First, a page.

LAST CHANCE BOOKS by Kelsey Rodkey | May 18 *Thank you, HarperTeen, for a review copy*
Don’t you just love the smell of old books in the morning? Madeline Moore does. Books & Moore, the musty bookstore her family has owned for generations, is where she feels most herself. Nothing is going to stop her from coming back after college to take over the store from her beloved aunt.
Nothing, that is—until a chain bookstore called Prologue opens across the street and threatens to shut them down.
Madeline sets out to demolish the competition, but Jasper, the guy who works over at Prologue, seems intent on ruining her life. Not only is he taking her customers, he has the unbelievable audacity to be… extremely cute. But that doesn’t matter. Jasper is the enemy and he will be destroyed. After all—all’s fair in love and (book) wars.
OPHIE’S GHOSTS by Justina Ireland | May 18 *Thank you, Balzer + Bray, for a review copy*
Ophelia Harrison used to live in a small house in the Georgia countryside. But that was before the night in November 1922, and the cruel act that took her home and her father from her. Which was the same night that Ophie learned she can see ghosts.
Now Ophie and her mother are living in Pittsburgh with relatives they barely know. In the hopes of earning enough money to get their own place, Mama has gotten Ophie a job as a maid in the same old manor house where she works.
Daffodil Manor, like the wealthy Caruthers family who owns it, is haunted by memories and prejudices of the past–and, as Ophie discovers, ghosts as well. Ghosts who have their own loves and hatreds and desires, ghosts who have wronged others and ghosts who have themselves been wronged. And as Ophie forms a friendship with one spirit whose life ended suddenly and unjustly, she wonders if she might be able to help–even as she comes to realize that Daffodil Manor may hold more secrets than she bargained for.
Piper Parrish’s life on Frick Island—a tiny, remote town smack in the middle of the Chesapeake Bay—is nearly perfect. Well, aside from one pesky detail: Her darling husband, Tom, is dead. When Tom’s crab boat capsized and his body wasn’t recovered, Piper, rocked to the core, did a most peculiar thing: carried on as if her husband was not only still alive, but right there beside her, cooking him breakfast, walking him to the docks each morning, meeting him for their standard Friday night dinner date at the One-Eyed Crab. And what were the townspeople to do but go along with their beloved widowed Piper?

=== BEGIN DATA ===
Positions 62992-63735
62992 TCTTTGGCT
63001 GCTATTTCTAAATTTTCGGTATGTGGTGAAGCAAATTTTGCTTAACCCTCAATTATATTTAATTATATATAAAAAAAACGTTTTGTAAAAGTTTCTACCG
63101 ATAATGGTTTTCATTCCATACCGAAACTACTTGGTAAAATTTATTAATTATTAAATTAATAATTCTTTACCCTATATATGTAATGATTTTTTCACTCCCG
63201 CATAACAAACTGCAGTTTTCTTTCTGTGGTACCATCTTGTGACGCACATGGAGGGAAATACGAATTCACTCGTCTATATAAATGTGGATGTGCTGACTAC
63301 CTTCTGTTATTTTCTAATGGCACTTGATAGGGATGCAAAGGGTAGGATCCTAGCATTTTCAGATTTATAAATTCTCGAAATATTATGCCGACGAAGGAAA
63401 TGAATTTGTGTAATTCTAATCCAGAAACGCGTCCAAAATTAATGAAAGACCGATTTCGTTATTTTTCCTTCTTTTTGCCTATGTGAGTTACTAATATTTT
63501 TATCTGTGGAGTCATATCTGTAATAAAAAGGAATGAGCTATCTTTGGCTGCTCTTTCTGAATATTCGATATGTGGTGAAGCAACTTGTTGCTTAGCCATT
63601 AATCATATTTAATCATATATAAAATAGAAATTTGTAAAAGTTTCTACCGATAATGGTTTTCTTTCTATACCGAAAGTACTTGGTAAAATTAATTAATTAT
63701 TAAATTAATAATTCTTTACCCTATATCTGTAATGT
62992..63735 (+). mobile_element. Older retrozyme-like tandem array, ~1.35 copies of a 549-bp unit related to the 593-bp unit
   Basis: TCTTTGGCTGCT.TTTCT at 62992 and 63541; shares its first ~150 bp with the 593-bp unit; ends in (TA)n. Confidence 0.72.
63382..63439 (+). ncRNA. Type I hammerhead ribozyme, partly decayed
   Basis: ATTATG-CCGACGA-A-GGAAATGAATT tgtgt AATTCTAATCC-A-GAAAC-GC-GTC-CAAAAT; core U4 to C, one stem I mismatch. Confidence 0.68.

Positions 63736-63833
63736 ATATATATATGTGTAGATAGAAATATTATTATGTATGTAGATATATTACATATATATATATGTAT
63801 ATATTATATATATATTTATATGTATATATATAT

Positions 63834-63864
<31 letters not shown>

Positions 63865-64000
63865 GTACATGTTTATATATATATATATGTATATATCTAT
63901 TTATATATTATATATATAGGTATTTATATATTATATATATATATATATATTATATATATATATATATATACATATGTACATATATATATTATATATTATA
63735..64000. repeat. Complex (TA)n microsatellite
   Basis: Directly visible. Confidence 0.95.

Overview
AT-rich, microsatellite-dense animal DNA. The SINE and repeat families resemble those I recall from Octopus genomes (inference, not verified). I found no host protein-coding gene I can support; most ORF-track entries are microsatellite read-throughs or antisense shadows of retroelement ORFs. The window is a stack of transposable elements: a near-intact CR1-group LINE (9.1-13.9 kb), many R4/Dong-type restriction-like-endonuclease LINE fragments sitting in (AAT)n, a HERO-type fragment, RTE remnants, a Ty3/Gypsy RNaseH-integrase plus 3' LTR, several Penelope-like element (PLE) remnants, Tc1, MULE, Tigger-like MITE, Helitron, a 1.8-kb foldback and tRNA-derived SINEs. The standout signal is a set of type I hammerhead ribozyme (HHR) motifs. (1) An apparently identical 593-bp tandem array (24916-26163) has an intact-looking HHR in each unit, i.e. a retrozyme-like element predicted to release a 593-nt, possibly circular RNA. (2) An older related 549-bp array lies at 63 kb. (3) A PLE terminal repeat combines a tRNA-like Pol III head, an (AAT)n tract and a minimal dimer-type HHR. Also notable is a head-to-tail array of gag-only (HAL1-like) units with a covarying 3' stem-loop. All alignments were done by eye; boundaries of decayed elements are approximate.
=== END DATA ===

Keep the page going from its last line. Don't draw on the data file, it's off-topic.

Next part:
Anders Caldwell’s career is not going well. A young ambitious journalist, he’d rather hoped he’d be a national award-winning podcaster by now, rather than writing fluff pieces for a small town newspaper. But when he gets an assignment to travel to the remote Frick Island and cover their boring annual Cake Walk fundraiser, he stumbles upon a much more fascinating tale: an entire town pretending to see and interact with a man who does not actually exist. Determined it’s the career-making story he’s been needing for his podcast, Anders returns to the island to begin covert research and spend more time with the enigmatic Piper—but he has no idea out of all the lives he’s about to upend, it’s his that will change the most.
Joe Tournier has a bad case of amnesia. His first memory is of stepping off a train in the nineteenth-century French colony of England. The only clue Joe has about his identity is a century-old postcard of a Scottish lighthouse that arrives in London the same month he does. Written in illegal English—instead of French—the postcard is signed only with the letter “M,” but Joe is certain whoever wrote it knows him far better than he currently knows himself, and he’s determined to find the writer. The search for M, though, will drive Joe from French-ruled London to rebel-owned Scotland and finally onto the battle ships of a lost empire’s Royal Navy. In the process, Joe will remake history, and himself.
Connor Wyeth has a plan for everything. But when he adopts Maximus, an unruly Irish wolfhound mix, he gets more than he bargained for. If he doesn’t act fast, the big dopey mutt is going to destroy his house. The only person Max ever listens to is the volunteer who used to walk him at the shelter—a perennially upbeat woman whose day job is planning princess parties for little kids. Connor couldn’t ever imagine that she’d be able to tame such a beast as Max, but he’s desperate enough to try anything.